In an earlier post I wrote about the hassle when you live in Canada, and want to buy something online, from the US. When I wrote that post, I’d placed a small “test post” with a stationery store in Virginia; GouletPens.com. The stuff I’d ordered — envelopes and a few notebooks — arrived in the mail. No additional costs, such as taxes or customs fees. Fine! I did it again … ordered a few more notebooks. This store carry a kind of notebooks, made from Tomoe River paper, that are particular to them, i.e. you can’t get ahold of them elsewhere. This is a very special kind of paper, and I’m a little in love with it. It’s extremely thin, but no matter how wet pen you write with, there’s no bleeding or anything else. It also, somehow, brings out the colour of the ink, beautifully, I think. It’s not a real contender to my favourite paper Clairefontaine, but sometimes it comes in handy with a thinner book.
Now, they arrived yesterday — same thing, no extra fees.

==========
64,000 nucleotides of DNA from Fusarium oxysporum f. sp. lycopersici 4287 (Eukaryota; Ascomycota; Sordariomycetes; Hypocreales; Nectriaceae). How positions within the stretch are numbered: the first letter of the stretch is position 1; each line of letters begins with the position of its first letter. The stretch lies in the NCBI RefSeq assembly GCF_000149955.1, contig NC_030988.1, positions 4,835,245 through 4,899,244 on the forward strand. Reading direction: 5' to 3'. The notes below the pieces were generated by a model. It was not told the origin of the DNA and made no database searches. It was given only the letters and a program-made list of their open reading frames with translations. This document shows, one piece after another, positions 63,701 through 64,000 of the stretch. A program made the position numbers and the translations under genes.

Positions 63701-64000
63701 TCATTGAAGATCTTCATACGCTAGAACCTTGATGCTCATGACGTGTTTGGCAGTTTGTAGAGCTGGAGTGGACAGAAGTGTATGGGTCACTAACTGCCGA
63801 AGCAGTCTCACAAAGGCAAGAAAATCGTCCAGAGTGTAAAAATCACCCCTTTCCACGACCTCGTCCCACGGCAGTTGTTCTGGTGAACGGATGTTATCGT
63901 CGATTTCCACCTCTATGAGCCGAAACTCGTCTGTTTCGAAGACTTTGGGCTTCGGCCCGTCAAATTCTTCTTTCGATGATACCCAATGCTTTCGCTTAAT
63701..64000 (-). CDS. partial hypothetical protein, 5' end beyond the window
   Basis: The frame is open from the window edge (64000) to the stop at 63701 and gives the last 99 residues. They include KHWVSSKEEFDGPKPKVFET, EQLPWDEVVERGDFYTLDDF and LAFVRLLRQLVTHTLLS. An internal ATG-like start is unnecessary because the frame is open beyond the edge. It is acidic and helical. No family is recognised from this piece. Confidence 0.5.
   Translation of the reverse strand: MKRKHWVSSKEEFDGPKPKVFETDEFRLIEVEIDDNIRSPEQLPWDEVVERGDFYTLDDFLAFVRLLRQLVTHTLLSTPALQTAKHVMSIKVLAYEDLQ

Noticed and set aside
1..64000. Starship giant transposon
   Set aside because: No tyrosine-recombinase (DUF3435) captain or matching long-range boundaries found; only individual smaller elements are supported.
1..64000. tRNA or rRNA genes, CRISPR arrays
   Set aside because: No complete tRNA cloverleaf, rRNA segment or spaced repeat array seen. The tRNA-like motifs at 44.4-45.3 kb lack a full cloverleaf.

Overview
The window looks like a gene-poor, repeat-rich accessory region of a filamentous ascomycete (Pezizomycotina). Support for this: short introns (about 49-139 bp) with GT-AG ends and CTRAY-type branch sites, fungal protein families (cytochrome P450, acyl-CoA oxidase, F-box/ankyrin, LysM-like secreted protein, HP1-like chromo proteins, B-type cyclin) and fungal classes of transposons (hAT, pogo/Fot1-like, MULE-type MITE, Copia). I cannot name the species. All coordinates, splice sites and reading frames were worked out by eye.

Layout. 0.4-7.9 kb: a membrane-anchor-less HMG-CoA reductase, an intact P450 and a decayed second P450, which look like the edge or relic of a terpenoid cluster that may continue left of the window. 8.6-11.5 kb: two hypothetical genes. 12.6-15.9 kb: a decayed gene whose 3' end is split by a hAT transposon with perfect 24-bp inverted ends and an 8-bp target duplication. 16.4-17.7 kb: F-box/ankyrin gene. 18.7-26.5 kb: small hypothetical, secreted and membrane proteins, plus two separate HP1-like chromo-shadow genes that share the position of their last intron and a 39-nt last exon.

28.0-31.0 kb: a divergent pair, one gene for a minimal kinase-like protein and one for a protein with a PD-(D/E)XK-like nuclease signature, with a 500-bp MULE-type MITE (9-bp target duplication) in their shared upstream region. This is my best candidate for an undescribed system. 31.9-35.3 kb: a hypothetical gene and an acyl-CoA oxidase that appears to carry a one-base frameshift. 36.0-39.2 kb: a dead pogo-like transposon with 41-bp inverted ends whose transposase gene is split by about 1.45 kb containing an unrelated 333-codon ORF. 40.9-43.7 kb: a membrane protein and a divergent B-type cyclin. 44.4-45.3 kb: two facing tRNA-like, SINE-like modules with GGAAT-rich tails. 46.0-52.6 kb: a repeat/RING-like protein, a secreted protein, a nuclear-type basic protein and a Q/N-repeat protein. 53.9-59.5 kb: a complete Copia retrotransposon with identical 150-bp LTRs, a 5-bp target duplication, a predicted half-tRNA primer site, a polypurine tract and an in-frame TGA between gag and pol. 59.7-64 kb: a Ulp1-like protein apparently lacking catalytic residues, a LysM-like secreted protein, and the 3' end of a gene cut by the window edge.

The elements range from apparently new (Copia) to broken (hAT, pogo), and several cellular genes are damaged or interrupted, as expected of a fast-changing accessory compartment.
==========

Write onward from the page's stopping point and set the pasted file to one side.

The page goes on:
This made me curious about the rules, so I’ve finally found out how it is … why I had to pay so much when I bought the iPhone wallet from TwelveSouth. I was really interested, because this store has some pretty awesome stuff 🙂
Turns out you can buy $20 worth of stuff from the US, without paying any extra, but if you live in the US, you could buy stuff from there for $800 (!) without paying. President Obama signed a new law recently, bur our law isn’t revised since 1985. Twenty dollars!!! Imagine that … in today’s day and age you don’t get much for that amount. One notebook and 25 envelopes 🙂
Either way, now I know, so if I want more of those notebooks, I’ll have to buy them three at the time or pay customs. I don’t know how much that would turn out, but I’m sure there are ways to find out.
In most cases, this is no big deal, since most of the stuff you might want, can be purchased on Amazon Canada. This wasn’t the case with those Clairefontaine envelopes and, of course, the notebook (it’s their own Goulet brand).